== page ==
Mothers, Don’t Let Your Babies Grow Up To Be Teachers #socs

The word I found in the Great “Point” Challenge is “business,” so that’s my subject and I’m sticking to it.

If you’ve been reading the blog for any length of time, you know I have a Bachelor’s Degree in Business Administration. Surprised me, too, because Business Administration was the last thing on my mind when I started college. I wonder sometimes what I would have majored in had I not discovered that business was where my interests lay.

When I started college, I had a sort of half-assed notion that I was going to get my degree in Math. My grandfather was a math professor, I had been told for years that I was good in it, and absent of any better ideas, I figured that was as good as any major. I had toyed with the idea of getting my degree in Education, and when I told my mother she threatened to disown me. After my first quarter, I thought I might give Sociology a whirl, and halfway through my second quarter I decided that was a stupid idea.

Life as a Math major was fine as I was getting through my calculus classes. In my second year I took two more advanced classes, Real Analysis and Abstract Algebra. It was then that I discovered that, after a certain level, Math no longer has anything to do with numbers. Needless to say, I quite nearly flunked out of school, and frankly at that point I was ready to say “screw it!” and get myself a real job and a real life.

Mom talked me out of that. “John, you are not going to drop out of school.” Yes, Mom.

So now I was stuck. I had to declare a major by the end of the year, and I didn’t have a clue as to what that would be. Desperate, I turned to Helen in the Guidance Counseling office. She had gotten me through the trauma of having to tell Mom I was going to flunk out, and we had gotten close. She asked if I had ever taken any tests to discover what my interests were. I had, in sophomore year of high school, and had figured out how to bluff it so that my interests were where I wanted them to be. I told her this, and she said, “I’ll give you the Strong Campbell Interest Inventory. No way are you going to bullshit your way through that.”

I took it one afternoon, and I walked out thinking, “it’s going to suggest that I might consider becoming a hairdresser.” Don’t ask me why I thought that.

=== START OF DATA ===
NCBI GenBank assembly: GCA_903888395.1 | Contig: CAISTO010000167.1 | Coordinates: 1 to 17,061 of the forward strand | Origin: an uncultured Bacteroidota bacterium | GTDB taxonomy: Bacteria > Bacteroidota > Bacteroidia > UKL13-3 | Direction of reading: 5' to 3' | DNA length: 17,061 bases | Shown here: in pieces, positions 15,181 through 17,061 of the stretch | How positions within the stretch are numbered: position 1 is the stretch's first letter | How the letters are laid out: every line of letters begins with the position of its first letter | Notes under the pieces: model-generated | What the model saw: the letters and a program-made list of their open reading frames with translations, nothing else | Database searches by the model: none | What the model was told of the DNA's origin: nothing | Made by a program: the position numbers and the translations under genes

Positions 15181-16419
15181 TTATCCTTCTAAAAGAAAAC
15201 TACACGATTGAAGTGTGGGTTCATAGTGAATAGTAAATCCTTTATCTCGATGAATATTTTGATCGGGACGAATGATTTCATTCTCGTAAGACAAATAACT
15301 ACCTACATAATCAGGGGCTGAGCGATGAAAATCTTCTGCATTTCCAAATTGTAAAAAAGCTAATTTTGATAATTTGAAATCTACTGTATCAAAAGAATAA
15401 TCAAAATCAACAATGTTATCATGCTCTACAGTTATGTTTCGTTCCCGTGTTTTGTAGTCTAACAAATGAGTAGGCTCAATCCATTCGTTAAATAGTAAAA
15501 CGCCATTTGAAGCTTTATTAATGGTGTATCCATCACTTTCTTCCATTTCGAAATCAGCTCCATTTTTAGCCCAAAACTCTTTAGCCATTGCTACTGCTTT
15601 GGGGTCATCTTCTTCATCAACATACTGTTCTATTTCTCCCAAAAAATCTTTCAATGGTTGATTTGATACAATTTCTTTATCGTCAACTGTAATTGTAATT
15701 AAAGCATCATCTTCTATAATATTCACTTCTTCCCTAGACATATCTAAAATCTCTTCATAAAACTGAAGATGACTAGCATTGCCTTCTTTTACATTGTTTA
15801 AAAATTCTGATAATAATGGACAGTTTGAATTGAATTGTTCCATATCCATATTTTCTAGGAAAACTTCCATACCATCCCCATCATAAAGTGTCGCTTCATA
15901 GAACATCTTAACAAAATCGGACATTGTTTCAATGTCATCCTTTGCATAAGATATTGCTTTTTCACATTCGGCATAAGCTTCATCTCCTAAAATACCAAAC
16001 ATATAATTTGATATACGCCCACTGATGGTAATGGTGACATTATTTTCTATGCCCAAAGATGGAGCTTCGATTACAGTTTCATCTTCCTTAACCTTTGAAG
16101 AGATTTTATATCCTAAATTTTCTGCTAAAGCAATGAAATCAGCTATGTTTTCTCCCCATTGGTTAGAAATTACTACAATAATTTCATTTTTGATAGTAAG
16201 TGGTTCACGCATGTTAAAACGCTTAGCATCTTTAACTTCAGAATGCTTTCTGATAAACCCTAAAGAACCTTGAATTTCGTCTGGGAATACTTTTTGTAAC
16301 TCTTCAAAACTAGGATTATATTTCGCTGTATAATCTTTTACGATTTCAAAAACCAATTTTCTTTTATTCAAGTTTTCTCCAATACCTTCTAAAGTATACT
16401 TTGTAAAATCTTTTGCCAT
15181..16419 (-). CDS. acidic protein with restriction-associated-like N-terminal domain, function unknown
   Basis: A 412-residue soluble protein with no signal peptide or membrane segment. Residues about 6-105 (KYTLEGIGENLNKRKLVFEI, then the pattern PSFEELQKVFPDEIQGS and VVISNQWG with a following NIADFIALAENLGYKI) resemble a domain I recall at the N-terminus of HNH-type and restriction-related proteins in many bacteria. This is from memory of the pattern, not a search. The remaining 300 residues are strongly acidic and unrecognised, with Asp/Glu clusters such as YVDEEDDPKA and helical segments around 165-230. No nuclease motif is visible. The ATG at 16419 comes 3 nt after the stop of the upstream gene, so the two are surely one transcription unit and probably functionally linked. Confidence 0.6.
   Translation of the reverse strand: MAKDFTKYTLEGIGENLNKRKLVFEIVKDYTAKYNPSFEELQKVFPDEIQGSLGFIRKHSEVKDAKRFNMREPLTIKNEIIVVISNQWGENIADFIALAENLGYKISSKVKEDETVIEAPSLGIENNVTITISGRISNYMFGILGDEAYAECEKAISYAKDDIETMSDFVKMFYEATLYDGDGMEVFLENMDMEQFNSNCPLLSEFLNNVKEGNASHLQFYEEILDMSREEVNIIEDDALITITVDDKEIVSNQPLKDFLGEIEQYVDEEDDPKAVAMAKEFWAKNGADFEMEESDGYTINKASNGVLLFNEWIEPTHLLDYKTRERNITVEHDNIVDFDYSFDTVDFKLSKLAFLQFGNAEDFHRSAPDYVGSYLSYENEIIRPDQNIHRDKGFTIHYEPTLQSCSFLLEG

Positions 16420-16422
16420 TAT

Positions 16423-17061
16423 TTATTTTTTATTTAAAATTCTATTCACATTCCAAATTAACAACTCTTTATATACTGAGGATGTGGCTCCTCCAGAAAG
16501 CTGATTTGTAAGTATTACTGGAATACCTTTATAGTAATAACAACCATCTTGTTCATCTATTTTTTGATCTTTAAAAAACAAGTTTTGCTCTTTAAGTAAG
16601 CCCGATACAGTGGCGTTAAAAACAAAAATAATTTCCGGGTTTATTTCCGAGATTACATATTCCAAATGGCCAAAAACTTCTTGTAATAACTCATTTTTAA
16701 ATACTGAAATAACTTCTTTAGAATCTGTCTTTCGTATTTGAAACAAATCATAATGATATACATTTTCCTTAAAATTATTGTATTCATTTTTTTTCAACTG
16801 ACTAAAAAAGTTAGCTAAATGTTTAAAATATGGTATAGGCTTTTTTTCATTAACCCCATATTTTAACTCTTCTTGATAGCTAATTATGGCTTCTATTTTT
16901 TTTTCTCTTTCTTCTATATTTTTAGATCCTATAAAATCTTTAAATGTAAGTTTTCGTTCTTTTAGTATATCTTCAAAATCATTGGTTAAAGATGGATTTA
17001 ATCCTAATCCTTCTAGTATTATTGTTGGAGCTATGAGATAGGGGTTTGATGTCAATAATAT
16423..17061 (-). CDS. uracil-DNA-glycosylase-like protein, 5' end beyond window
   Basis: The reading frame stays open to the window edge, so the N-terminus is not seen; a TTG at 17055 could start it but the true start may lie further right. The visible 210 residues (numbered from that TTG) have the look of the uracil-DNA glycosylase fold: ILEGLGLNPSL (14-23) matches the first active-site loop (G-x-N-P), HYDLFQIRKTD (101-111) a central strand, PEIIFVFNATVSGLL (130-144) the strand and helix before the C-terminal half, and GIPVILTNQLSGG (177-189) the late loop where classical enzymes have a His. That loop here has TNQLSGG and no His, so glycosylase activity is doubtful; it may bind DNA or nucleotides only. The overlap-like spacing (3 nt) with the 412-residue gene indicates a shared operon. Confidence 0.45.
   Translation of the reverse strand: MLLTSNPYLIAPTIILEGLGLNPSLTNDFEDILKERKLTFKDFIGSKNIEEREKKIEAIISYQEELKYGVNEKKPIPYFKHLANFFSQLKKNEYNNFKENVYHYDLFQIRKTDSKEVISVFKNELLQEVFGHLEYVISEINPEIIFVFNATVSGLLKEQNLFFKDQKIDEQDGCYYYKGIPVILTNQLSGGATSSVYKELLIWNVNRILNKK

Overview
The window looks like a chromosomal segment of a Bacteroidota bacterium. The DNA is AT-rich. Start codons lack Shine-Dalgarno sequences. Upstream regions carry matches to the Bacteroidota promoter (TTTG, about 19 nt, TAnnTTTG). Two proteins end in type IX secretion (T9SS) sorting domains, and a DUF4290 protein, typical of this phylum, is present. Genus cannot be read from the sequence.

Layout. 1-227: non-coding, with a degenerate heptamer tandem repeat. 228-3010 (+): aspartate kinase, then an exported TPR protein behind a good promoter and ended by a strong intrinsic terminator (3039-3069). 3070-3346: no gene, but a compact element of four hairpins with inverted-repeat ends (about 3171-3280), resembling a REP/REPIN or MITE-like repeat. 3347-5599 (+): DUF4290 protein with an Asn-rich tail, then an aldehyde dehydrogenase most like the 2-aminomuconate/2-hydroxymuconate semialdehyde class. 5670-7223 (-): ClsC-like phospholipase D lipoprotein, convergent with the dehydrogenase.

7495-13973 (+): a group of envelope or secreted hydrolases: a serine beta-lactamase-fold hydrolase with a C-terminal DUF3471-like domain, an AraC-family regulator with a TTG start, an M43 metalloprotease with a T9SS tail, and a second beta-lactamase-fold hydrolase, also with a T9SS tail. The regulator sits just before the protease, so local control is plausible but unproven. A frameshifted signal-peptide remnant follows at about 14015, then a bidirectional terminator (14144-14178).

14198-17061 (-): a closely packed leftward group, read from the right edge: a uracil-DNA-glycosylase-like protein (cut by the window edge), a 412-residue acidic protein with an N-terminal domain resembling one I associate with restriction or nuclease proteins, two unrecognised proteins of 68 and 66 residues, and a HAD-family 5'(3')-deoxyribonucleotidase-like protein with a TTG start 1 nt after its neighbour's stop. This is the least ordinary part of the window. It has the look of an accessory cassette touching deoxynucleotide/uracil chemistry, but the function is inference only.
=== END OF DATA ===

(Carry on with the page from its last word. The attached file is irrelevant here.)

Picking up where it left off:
Helen and I got together a week later, and she asked, “Well, what did you think?” I told her about hairdressing, and she laughed, then said, “You know, I can see that. You have a very strong interest in business.”

Suddenly, it all made sense. Why hadn’t I thought of that? Then I realized, it’s probably because they didn’t have a business school…


Stream of Consciousness Saturday is brought to you each week by Linda Hill and this station. Now a word about Pall Mall (pronounced “pell mell”) cigarettes. Outstanding… and they are mild!

23 thoughts on “Mothers, Don’t Let Your Babies Grow Up To Be Teachers #socs

  1. I had a similar experience with math, though I didn’t get as far as you did. Regular algebra 1 and 2 were fun. Regular geometry was a breeze. But when I took advanced algebra and trigonometry, it felt like I had missed a class in between. I barely passed and ended up changing my major from biology to psychology. I believe it was meant to be. I needed to study psychology. It all works out, eventually.

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  2. Kids who go to college today arrive much clearer about what their majors will be. But back in the day no one thought to help me figure that out before college. Hence, I started in Nursing, but graduated in English. As it should be.

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    1. I think the difference is that in our day we (or our parents, as in my case) chose the school first, then figured out what we wanted to do. As expensive as it is now, a kid figures out what they want to do, then chooses the school. This usually results in a lot of backtracking, going back to pick up prerequisites for majors they hadn’t envisioned wanting when they started out. We were told, spend two years weeding through all the crap (IMHO) we make you take, then make your choice. Not sure what the right way is…